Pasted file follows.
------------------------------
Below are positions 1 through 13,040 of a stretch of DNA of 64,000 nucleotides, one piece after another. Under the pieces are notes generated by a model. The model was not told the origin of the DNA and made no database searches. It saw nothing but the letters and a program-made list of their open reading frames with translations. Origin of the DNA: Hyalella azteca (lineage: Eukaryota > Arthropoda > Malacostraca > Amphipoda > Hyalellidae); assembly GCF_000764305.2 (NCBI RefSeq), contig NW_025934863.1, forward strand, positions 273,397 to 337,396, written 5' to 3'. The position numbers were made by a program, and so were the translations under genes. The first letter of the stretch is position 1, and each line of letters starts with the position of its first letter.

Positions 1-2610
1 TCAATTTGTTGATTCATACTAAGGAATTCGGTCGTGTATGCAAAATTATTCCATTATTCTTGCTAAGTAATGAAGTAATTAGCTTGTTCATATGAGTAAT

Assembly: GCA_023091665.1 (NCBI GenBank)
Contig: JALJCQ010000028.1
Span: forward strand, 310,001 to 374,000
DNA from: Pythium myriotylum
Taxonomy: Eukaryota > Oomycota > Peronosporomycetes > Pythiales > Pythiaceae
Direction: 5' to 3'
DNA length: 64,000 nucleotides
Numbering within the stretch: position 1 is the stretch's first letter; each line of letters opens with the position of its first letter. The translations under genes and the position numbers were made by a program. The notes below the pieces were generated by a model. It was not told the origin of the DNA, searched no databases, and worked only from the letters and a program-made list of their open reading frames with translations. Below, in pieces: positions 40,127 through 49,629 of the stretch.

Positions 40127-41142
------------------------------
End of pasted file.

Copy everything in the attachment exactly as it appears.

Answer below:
Below are positions 1 through 13,040 of a stretch of DNA of 64,000 nucleotides, one piece after another. Under the pieces are notes generated by a model. The model was not told the origin of the DNA and made no database searches. It saw nothing but the letters and a program-made list of their open reading frames with translations. Origin of the DNA: Hyalella azteca (lineage: Eukaryota > Arthropoda > Malacostraca > Amphipoda > Hyalellidae); assembly GCF_000764305.2 (NCBI RefSeq), contig NW_025934863.1, forward strand, positions 273,397 to 337,396, written 5' to 3'. The position numbers were made by a program, and so were the translations under genes. The first letter of the stretch is position 1, and each line of letters starts with the position of its first letter.

Positions 1-2610
1 TCAATTTGTTGATTCATACTAAGGAATTCGGTCGTGTATGCAAAATTATTCCATTATTCTTGCTAAGTAATGAAGTAATTAGCTTGTTCATATGAGTAAT

Assembly: GCA_023091665.1 (NCBI GenBank)
Contig: JALJCQ010000028.1
Span: forward strand, 310,001 to 374,000
DNA from: Pythium myriotylum
Taxonomy: Eukaryota > Oomycota > Peronosporomycetes > Pythiales > Pythiaceae
Direction: 5' to 3'
DNA length: 64,000 nucleotides
Numbering within the stretch: position 1 is the stretch's first letter; each line of letters opens with the position of its first letter. The translations under genes and the position numbers were made by a program. The notes below the pieces were generated by a model. It was not told the origin of the DNA, searched no databases, and worked only from the letters and a program-made list of their open reading frames with translations. Below, in pieces: positions 40,127 through 49,629 of the stretch.

Positions 40127-41142